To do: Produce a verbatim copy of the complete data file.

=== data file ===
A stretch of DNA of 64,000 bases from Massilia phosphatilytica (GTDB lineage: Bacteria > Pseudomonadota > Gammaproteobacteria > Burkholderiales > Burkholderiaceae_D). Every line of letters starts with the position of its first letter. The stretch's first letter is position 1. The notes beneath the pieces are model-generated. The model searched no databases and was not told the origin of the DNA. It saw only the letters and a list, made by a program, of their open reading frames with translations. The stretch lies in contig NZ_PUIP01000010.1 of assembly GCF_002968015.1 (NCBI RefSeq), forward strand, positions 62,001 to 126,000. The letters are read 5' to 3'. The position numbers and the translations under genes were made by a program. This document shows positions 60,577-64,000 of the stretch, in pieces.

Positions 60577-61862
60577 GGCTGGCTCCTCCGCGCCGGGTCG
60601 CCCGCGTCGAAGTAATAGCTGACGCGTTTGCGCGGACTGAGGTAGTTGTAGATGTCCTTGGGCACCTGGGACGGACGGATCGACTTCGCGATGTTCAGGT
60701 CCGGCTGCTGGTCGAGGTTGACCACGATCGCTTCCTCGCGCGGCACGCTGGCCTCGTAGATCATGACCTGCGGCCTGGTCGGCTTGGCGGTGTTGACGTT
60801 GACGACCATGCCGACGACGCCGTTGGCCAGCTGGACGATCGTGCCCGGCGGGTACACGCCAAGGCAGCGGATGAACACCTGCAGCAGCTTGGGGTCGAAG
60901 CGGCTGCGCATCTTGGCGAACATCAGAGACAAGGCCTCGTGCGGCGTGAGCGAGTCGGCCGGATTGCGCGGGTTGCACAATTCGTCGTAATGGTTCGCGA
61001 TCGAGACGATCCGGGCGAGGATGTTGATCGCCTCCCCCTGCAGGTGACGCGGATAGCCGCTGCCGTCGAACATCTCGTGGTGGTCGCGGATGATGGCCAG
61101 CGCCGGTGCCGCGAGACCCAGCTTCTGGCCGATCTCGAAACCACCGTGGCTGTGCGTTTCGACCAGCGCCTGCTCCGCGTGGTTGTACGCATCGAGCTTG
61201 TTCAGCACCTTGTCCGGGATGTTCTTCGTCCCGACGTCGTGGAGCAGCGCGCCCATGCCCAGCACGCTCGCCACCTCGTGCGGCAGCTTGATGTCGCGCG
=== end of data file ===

A stretch of DNA of 64,000 bases from Massilia phosphatilytica (GTDB lineage: Bacteria > Pseudomonadota > Gammaproteobacteria > Burkholderiales > Burkholderiaceae_D). Every line of letters starts with the position of its first letter. The stretch's first letter is position 1. The notes beneath the pieces are model-generated. The model searched no databases and was not told the origin of the DNA. It saw only the letters and a list, made by a program, of their open reading frames with translations. The stretch lies in contig NZ_PUIP01000010.1 of assembly GCF_002968015.1 (NCBI RefSeq), forward strand, positions 62,001 to 126,000. The letters are read 5' to 3'. The position numbers and the translations under genes were made by a program. This document shows positions 60,577-64,000 of the stretch, in pieces.

Positions 60577-61862
60577 GGCTGGCTCCTCCGCGCCGGGTCG
60601 CCCGCGTCGAAGTAATAGCTGACGCGTTTGCGCGGACTGAGGTAGTTGTAGATGTCCTTGGGCACCTGGGACGGACGGATCGACTTCGCGATGTTCAGGT
60701 CCGGCTGCTGGTCGAGGTTGACCACGATCGCTTCCTCGCGCGGCACGCTGGCCTCGTAGATCATGACCTGCGGCCTGGTCGGCTTGGCGGTGTTGACGTT
60801 GACGACCATGCCGACGACGCCGTTGGCCAGCTGGACGATCGTGCCCGGCGGGTACACGCCAAGGCAGCGGATGAACACCTGCAGCAGCTTGGGGTCGAAG
60901 CGGCTGCGCATCTTGGCGAACATCAGAGACAAGGCCTCGTGCGGCGTGAGCGAGTCGGCCGGATTGCGCGGGTTGCACAATTCGTCGTAATGGTTCGCGA
61001 TCGAGACGATCCGGGCGAGGATGTTGATCGCCTCCCCCTGCAGGTGACGCGGATAGCCGCTGCCGTCGAACATCTCGTGGTGGTCGCGGATGATGGCCAG
61101 CGCCGGTGCCGCGAGACCCAGCTTCTGGCCGATCTCGAAACCACCGTGGCTGTGCGTTTCGACCAGCGCCTGCTCCGCGTGGTTGTACGCATCGAGCTTG
61201 TTCAGCACCTTGTCCGGGATGTTCTTCGTCCCGACGTCGTGGAGCAGCGCGCCCATGCCCAGCACGCTCGCCACCTCGTGCGGCAGCTTGATGTCGCGCG